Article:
"... Abstract—Denial of Service (DoS) attacks aiming to exhaust the resources of a server by overwhelming it with bogus requests have become a serious threat. Especially protocols that rely on public key cryptography and perform expensive authentication handshakes may be an easy target. A wellknown coun ..."
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Abstract—Denial of Service (DoS) attacks aiming to exhaust the resources of a server by overwhelming it with bogus requests have become a serious threat. Especially protocols that rely on public key cryptography and perform expensive authentication handshakes may be an easy target. A wellknown countermeasure against DoS attacks are client puzzles. The victimized server demands from the clients to commit computing resources before it processes their requests. To get service, a client must solve a cryptographic puzzle and submit the right solution. Existing client puzzle schemes have some drawbacks. They are either parallelizable, coarsegrained or can be used only interactively. In case of interactive client puzzles where the server poses the challenge an attacker might mount a counterattack on the clients by injecting fake packets containing bogus puzzle parameters. In this paper we introduce a novel scheme for client puzzles which relies on the computation of square roots modulo a prime. Modular square root puzzles are nonparallelizable, i. e., the solution cannot be obtained faster than scheduled by distributing the puzzle to multiple machines or CPU cores, and they can be employed both interactively and noninteractively. Our puzzles provide polynomial granularity and compact solution and verification functions. Benchmark results demonstrate the feasibility of our approach to mitigate DoS attacks on hosts in 1 or even 10 GBit networks. In addition, we show how to raise the efficiency of our puzzle scheme by introducing a bandwidthbased cost factor for the client. Keywords—client puzzles, Denial of Service (DoS), network protocols, authentication, computational puzzles
A HighSpeed Square Root Algorithm in Extension Fields
"... Abstract. A square root (SQRT) algorithm in GF (p m)(m=r0r1 ···rn−12 d, ri: odd prime, d>0: integer) is proposed in this paper. First, the TonelliShanks algorithm is modified to compute the inverse SQRT in GF (p 2d where most of the computations are performed in the corresponding subfields GF (p 2 ..."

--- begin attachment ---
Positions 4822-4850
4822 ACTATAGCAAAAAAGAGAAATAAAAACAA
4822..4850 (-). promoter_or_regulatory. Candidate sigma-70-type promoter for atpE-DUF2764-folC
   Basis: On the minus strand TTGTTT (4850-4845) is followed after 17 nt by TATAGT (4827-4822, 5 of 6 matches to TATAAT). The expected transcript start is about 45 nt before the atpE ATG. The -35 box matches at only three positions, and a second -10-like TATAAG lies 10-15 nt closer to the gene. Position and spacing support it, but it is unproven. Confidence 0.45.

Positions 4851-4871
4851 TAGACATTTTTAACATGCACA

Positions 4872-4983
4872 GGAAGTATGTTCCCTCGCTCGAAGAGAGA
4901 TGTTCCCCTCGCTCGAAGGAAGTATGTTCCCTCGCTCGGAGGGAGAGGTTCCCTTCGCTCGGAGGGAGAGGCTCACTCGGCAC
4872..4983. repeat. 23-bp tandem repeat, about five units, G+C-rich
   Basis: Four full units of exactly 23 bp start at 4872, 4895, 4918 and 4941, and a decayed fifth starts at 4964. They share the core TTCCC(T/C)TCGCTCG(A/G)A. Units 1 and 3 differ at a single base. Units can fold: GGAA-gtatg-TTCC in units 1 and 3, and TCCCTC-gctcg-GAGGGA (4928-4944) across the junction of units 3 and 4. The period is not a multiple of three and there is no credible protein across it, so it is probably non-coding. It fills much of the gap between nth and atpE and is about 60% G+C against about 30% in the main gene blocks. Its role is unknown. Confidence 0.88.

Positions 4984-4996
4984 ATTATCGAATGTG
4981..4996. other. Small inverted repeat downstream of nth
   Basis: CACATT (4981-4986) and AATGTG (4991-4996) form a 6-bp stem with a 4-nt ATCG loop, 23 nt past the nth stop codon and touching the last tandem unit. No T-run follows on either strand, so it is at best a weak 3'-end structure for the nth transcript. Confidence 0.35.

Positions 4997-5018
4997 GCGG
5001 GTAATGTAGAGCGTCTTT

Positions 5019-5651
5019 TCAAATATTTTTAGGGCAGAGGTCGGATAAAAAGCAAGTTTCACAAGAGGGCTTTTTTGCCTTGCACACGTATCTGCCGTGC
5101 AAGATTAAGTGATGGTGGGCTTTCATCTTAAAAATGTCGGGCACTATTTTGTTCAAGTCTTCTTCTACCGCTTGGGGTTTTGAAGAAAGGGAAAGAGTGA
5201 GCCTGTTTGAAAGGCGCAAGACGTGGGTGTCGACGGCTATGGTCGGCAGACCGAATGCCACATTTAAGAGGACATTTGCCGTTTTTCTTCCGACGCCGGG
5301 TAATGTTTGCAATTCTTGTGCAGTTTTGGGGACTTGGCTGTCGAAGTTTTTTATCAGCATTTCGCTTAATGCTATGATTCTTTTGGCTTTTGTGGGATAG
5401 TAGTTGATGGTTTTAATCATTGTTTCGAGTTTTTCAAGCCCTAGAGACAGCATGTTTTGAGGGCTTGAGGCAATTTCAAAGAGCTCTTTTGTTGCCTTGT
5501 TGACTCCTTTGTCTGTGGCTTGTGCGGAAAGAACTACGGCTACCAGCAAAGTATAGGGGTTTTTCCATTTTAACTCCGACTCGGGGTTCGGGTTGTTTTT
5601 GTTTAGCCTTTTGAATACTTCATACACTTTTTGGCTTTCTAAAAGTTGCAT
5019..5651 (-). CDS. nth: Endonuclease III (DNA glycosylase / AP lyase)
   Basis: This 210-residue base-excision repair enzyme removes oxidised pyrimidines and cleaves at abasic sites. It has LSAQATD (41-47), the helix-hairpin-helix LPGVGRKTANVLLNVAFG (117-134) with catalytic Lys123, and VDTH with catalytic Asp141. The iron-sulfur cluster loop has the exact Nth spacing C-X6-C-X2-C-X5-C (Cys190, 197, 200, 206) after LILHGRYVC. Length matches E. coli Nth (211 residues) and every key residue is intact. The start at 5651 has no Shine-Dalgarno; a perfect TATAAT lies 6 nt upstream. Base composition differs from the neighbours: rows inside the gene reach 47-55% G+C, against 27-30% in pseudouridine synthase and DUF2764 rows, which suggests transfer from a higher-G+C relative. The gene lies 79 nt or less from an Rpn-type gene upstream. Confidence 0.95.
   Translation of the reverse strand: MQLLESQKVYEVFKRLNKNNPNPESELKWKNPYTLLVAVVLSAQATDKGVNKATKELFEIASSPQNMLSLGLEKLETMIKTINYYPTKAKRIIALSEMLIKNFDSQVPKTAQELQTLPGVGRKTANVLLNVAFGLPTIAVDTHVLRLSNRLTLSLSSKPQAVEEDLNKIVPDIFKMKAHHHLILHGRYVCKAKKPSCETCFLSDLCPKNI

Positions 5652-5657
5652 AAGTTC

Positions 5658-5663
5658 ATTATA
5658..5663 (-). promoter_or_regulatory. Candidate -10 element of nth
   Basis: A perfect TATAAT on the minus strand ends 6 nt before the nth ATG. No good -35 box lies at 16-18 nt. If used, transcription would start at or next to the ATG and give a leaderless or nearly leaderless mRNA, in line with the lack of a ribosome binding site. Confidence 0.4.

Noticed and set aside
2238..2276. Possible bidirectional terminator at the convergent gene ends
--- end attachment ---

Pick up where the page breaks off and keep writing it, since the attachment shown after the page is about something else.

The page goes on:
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Abstract. A square root (SQRT) algorithm in GF (p m)(m=r0r1 ···rn−12 d, ri: odd prime, d>0: integer) is proposed in this paper. First, the TonelliShanks algorithm is modified to compute the inverse SQRT in GF (p 2d where most of the computations are performed in the corresponding subfields GF (p 2i) for 0 i d − 1. Then the Frobenius mappings with an addition chain are adopted for the proposed SQRT algorithm, in which a lot of computations in a given extension field GF (p m) are also reduce to those in a proper subfield by the norm computations. Those reductions of the field degree increase efficiency in the SQRT implementation. More specifically the TonelliShanks algorithm and the proposed algorithm in GF (p 22), GF (p 44) and GF (p 88) were implemented on a Pentium4 (2.6 GHz) computer using the C++ programming language. The computer simulations showed that, on average, the proposed algorithm accelerates the SQRT computation by 25 times in GF (p 22), by 45 times in GF (p 44), and by 70 times in GF (p 88), compared to the TonelliShanks algorithm, which is supported by the evaluation of the number of computations. 1
STRUCTURE COMPUTATION AND DISCRETE LOGARITHMS IN FINITE ABELIAN pGROUPS
"... Abstract. We present a generic algorithm for computing discrete logarithms in a finite abelian pgroup H, improving the Pohlig–Hellman algorithm and its generalization to noncyclic groups by Teske. We then give a direct method to compute a basis for H without using a relation matrix. The problem of ..."
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Abstract. We present a generic algorithm for computing discrete logarithms in a finite abelian pgroup H, improving the Pohlig–Hellman algorithm and its generalization to noncyclic groups by Teske. We then give a direct method to compute a basis for H without using a relation matrix. The problem of computing a basis for some or all of the Sylow psubgroups of an arbitrary finite abelian group G is addressed, yielding a Monte Carlo algorithm to compute the structure of G using O(G  1/2) group operations. These results also improve generic algorithms for extracting pth roots in G. 1.
Taking Roots over High Extensions of Finite Fields
"... We present a new algorithm for computing mth roots over the finite field Fq, where q = p n, with p a prime, and m any positive integer. In the particular case m = 2, the cost of the new algorithm is an expected O(M(n) log(p) + C(n) log(n)) operations in Fp, where M(n) and C(n) are bounds for the co ..."
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We present a new algorithm for computing mth roots over the finite field Fq, where q = p n, with p a prime, and m any positive integer. In the particular case m = 2, the cost of the new algorithm is an expected O(M(n) log(p) + C(n) log(n)) operations in Fp, where M(n) and C(n) are bounds for the cost of polynomial multiplication and modular polynomial composition. Known results give M(n) = O(n log(n) log log(n)) and C(n) = O(n 1.67), so our algorithm is subquadratic in n.